Flowering Noors

One of my favorite things about driving through the Karoo Heartland during the winter is seeing the aloes in bloom. But there is another Karoo succulent that grows between the aloes that most people don’t really notice called Noors. The Noors is a type of euphorbia and found especially around the town of Jansenville. They are smallish, thorny plants with milky sap and the reason that the region is called the Noorsveld.  

The origin of the name noors is uncertain but is believed to originate with the British whom the prickly plant with its yellow flowers reminded of gorse.  It is supposed that “gorse” evolved via Dutch speaking settlers into “noors”.

The noors is frequently chopped as fodder for stock with the result that Noorsveld farms can carry one unit per morgen compared with one unit per three morgen in Karoo conditions where the noors does not occur.

Vygies in the veld outside Matatiele

Vygies come in all shapes, sizes and colours.  These little ones I found on the mountain above Matatiele on a visit to the Matatiele Mountain Lake.  I have two types of vygies in my garden, both creeper type plants with tin green leaves.  This specific one has ticker and rounder leaves and look a more like a typical succulent.  A little search on the internet gave me the following: 
Stone plants – Aizoaceae or Ficoidaceae is a family of dicotyledonous flowering plants containing 135 genera and about 1900 species. They are commonly known as stone plants, carpet weeds or vygies.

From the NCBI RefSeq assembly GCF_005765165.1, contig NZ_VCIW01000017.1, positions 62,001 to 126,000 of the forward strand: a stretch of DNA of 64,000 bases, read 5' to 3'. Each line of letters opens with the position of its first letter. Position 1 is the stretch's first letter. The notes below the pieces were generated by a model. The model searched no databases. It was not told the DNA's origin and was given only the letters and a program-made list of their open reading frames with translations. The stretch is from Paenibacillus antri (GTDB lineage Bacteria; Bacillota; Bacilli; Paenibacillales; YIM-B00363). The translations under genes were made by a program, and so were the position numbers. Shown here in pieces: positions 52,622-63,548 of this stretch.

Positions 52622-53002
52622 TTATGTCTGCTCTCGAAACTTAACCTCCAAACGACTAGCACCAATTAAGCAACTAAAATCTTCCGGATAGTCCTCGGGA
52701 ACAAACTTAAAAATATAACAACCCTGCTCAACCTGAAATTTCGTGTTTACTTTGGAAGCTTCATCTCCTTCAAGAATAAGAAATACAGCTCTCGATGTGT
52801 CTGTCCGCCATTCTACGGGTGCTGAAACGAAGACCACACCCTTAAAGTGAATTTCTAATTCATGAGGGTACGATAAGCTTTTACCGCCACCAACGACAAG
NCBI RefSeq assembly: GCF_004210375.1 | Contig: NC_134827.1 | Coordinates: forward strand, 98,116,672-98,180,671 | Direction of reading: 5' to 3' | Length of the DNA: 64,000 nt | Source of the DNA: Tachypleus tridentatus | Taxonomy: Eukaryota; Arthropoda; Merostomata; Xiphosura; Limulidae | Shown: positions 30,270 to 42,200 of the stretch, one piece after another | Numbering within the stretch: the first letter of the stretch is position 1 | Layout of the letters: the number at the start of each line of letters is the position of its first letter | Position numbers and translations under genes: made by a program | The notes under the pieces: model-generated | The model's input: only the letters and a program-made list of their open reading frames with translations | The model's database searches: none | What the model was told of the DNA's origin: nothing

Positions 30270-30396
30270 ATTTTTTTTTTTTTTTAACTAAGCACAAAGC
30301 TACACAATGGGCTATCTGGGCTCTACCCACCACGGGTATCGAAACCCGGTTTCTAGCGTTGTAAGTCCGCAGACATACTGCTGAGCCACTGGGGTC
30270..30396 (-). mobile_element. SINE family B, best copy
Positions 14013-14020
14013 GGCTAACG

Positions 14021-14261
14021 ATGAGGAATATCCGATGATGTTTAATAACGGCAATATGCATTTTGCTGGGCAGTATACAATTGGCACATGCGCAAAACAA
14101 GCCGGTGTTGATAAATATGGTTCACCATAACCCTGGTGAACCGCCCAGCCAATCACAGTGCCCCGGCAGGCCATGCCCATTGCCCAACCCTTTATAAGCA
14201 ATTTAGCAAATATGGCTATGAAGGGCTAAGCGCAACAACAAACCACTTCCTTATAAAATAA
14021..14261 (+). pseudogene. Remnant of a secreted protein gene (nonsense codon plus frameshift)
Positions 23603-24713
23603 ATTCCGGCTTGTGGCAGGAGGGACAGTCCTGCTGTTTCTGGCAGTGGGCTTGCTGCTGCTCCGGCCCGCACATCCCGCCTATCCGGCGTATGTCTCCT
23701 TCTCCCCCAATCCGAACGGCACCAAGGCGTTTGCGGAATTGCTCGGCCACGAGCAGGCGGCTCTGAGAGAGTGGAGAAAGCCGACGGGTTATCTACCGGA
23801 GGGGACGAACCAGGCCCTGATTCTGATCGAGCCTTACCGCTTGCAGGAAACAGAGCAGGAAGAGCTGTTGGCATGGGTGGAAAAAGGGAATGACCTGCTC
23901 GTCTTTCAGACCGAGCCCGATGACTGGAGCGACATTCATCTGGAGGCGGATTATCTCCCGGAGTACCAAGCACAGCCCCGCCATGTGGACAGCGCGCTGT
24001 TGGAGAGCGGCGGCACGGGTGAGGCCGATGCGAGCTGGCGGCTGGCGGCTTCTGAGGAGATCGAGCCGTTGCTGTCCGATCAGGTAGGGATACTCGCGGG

Succulent flowers at Kuzuko

Succulents always surprise me with the beautiful flowers that they produce specially when they grow in dry and arid areas.  The flowering succulent in the picture was growing next to the path to our room at Kuzuko Lodge in the northern part of the Addo Elephant National Park.

After reading the post, Alan Fogarty of Alan Tours helped me out a bit with the name:  Crassula ovata or Kerky bush, Beestebul, iPhewula also commonly known as the “Botterboom”

Walter Sesulu Botanical Garden

There is always something new to see even if one has been to a place many times.  This is even true of one’s own home town, but this isn’t a story on my home town.  There is so much I haven’t seen around Johannesburg and Gauteng, but I don’t always have a lot of free time when I am up there to go exploring.  My last trip to Jozi left me an open morning and I decided to go and visit the Walter Sesulu Botanical Garden.  Although the botanical garden was only founded in 1982, the area has been a popular picnic spot since the late 1800’s already.  Back in those days Johannesburgers would go by train as far as the Witpoortjie Station and walk down to the waterfall for a day of leisure.  And it was said waterfall I was actually here to see.   

The natural vegetation of the area is known as the ‘Rocky Highveld Grassland’ and is a mixture of grassland and savanna, with dense bush in the kloofs and along streams. The botanical garden accommodates over 600 naturally occurring plant species with various walks and trails that visitors can explore.  I especially liked the variety of succulents that was planted around a couple of the pathways.

The main path into the gardens took me all the way to the Witpoortjie Waterfall, named after the nearby railway station.  Not quite sure why they would have done that though.  The grassy area in front of the waterfall is a popular picnic spot with a lot of people going there with the hope to see the resident pair of rare Verreaux’s eagles that nest on the steep, inaccessible cliff next to the waterfall. 
Verreaux’s eagles are spectacular birds of prey, with a wingspan that extends to over 2m.  The pairs are monogamous and stay together, nesting on the same spot year after year.  A couple of years ago the male eagle disappeared, followed shortly after by the female.  It was feared that the carefully monitored 40-year breeding programme would end, but the female miraculously reappeared with a young male as a companion.